Do you know New (External Commercial Borrowings)ECB Framework

New External Commercial Borrowings Framework

The salient features of the new ECB framework are as under:

Merging of Tracks:                             

(i)  Merging of Tracks I and II as “Foreign Currency denominated ECB” (Any freely convertible Foreign Currency and

(ii) Merging of Track III and Rupee Denominated Bonds framework as “Rupee Denominated ECB”( Indian Rupee (INR)).

Eligible Borrowers:

(i) This has been expanded to include all entities eligible to receive FDI.

(ii) Additionally, Port Trusts, Units in SEZ, SIDBI, EXIM Bank, registered entities engaged in micro-finance activities, viz., registered not for profit companies, registered societies/trusts/cooperatives and non-government organisations can also borrow under this framework.

Recognised Lender:

(i) The lender should be resident of FATF or IOSCO compliant country.

(ii) Multilateral and Regional Financial Institutions, Individuals and Foreign branches / subsidiaries of Indian banks can also be lenders.

Minimum Average Maturity Period (MAMP):

(i) MAMP will be 3 years for all ECBs.

(ii) However, for ECB raised from foreign equity holder and utilised for specific purposes, the MAMP would be 5 years.

(iii) Similarly, for ECB up to USD 50 million per financial year raised by manufacturing sector, which has been given a special dispensation, the MAMP would be 1 year.

Late Submission Fee (LSF) for delay in Reporting:

(i) Any borrower, who is otherwise in compliance of ECB guidelines, except for delay in reporting drawdown of ECB proceeds before obtaining LRN or Form ECB 2 returns, can regularize the delay by payment of LSF as per the laid down procedure.

(ii) Late Submission Fee (LSF) for delay in reporting is mentioned below:

Sr. No. Type of Return/Form Period of delay Applicable LSF
1 Form ECB 2 Up to 30 calendar days from due date of submission INR 5,000
2 Form ECB 2/Form ECB Up to three years from due date of submission/date of drawdown INR 50,000 per year
3 Form ECB 2/Form ECB Beyond three years from due date of submission/date of drawdown INR 100,000 per year

(iii) The borrower, through its AD bank, may pay the LSF by way of demand draft in favour of “Reserve Bank of India” or any other mode specified by the Reserve Bank.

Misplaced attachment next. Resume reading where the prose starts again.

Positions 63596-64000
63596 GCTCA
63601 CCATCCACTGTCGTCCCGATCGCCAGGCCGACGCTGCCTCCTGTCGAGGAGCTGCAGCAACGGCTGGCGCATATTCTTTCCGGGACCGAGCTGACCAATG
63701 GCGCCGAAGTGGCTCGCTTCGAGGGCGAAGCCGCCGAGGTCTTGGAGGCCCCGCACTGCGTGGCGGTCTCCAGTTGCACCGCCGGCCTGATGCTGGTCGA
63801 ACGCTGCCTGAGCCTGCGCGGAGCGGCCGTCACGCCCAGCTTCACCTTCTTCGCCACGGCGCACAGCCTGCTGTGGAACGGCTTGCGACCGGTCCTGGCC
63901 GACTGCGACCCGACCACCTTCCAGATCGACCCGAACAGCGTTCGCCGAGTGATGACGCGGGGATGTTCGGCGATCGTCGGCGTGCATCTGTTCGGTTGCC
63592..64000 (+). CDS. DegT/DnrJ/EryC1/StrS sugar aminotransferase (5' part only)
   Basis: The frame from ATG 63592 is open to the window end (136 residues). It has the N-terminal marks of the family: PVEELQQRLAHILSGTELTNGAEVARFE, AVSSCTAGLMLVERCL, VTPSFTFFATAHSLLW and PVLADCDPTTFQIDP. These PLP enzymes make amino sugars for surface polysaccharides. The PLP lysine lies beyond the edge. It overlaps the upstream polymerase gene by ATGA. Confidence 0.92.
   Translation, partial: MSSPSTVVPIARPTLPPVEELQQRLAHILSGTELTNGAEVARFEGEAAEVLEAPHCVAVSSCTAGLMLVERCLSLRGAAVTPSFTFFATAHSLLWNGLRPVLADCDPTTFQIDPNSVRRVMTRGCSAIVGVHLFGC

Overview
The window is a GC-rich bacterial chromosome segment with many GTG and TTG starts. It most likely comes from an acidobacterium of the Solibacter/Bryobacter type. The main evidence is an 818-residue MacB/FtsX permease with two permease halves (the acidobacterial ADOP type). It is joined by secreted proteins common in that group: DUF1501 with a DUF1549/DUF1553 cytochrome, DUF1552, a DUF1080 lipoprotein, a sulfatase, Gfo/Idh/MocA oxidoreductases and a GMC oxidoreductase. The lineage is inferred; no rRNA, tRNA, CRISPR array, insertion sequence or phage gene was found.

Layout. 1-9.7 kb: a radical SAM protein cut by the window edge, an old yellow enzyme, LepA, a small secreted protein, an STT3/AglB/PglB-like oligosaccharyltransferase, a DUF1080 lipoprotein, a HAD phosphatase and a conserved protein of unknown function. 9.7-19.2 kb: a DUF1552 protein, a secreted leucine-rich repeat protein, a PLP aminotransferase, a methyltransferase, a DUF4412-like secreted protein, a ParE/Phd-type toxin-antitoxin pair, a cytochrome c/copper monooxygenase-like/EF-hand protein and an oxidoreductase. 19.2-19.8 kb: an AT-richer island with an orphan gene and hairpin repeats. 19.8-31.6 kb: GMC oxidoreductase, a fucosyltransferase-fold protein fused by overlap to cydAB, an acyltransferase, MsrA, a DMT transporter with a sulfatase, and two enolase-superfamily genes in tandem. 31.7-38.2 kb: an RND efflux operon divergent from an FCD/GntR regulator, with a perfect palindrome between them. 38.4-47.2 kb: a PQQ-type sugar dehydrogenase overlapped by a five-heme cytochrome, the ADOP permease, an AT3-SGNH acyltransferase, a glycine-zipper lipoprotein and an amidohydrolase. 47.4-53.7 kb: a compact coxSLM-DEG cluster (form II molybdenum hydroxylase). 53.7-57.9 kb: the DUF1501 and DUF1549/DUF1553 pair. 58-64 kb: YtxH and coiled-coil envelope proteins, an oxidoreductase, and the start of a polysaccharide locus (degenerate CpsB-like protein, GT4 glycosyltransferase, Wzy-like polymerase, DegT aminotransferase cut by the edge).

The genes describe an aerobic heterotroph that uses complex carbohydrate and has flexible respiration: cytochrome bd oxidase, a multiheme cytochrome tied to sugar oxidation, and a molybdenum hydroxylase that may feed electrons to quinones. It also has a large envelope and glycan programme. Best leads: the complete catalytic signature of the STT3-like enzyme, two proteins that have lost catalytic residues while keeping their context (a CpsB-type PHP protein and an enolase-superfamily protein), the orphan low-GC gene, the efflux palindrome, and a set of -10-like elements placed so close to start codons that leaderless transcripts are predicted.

(iv) Such payment should be accompanied with the requisite return(s).

(v) Form ECB and Form ECB 2 returns reporting contraventions will be treated separately.

(vi) Non-payment of LSF will be treated as contravention of reporting provision and shall be subject to compounding or adjudication as provided in FEMA 1999 or regulations/rules framed thereunder.

(i) ECB up to USD 750 million or equivalent per financial year, which otherwise are in compliance with the parameters and other terms and conditions set out in the new ECB framework, will be permitted under the automatic route not requiring prior approval of the Reserve Bank.

(ii) The designated AD Category I bank while considering the ECB proposal is expected to ensure compliance with applicable ECB guidelines by their constituents.

(iii) Any contravention of the applicable provisions will invite penal action or adjudication under the Foreign Exchange Management Act, 1999.

(i) Lending and borrowing under the ECB framework by Indian banks and their branches/subsidiaries outside India will be subject to prudential guidelines issued by the Department of Banking Regulation of the Reserve Bank.

(ii) Further, other entities raising ECB are required to follow the guidelines issued, if any, by the concerned sectoral or prudential regulator.

End uses(Negative List):

The negative list, for which the ECB proceeds cannot be utilised, would include the following:
a) Real estate activities.
b) Investment in capital market.
c) Equity investment.
d) Working capital purposes except from foreign equity holder.
e) General corporate purposes except from foreign equity holder.
f) Repayment of Rupee loans except from foreign equity holder.
g) On-lending to entities for the above activities.

ECB liability-Equity ratio:

(i) For the purpose of ECB liability-equity ratio, ECB amount will include all outstanding amount of all ECBs (other than INR denominated) and the proposed one (only outstanding ECB amounts in case of refinancing) while equity will include the paid-up capital and free reserves (including the share premium received in foreign currency) as per the latest audited balance sheet.

(ii) Both ECB and equity amounts will be calculated with respect to the foreign equity holder. Where there are more than one foreign equity holders in the borrowing company, the portion of the share premium in foreign currency brought in by the lender(s) concerned shall only be considered for calculating the ratio.

(iii) The ratio will be calculated as per latest audited balance sheet.

Limit and leverage:

(i) Under the aforesaid framework, all eligible borrowers can raise ECB up to USD 750 million or equivalent per financial year under auto route.

(ii) Further, in case of FCY denominated ECB raised from direct foreign equity holder ECB liability-equity ratio for ECBs raised under the automatic route cannot exceed 7:1. However, this ratio will not be applicable if outstanding amount of all ECBs, including proposed one, is up to USD 5 million or equivalent.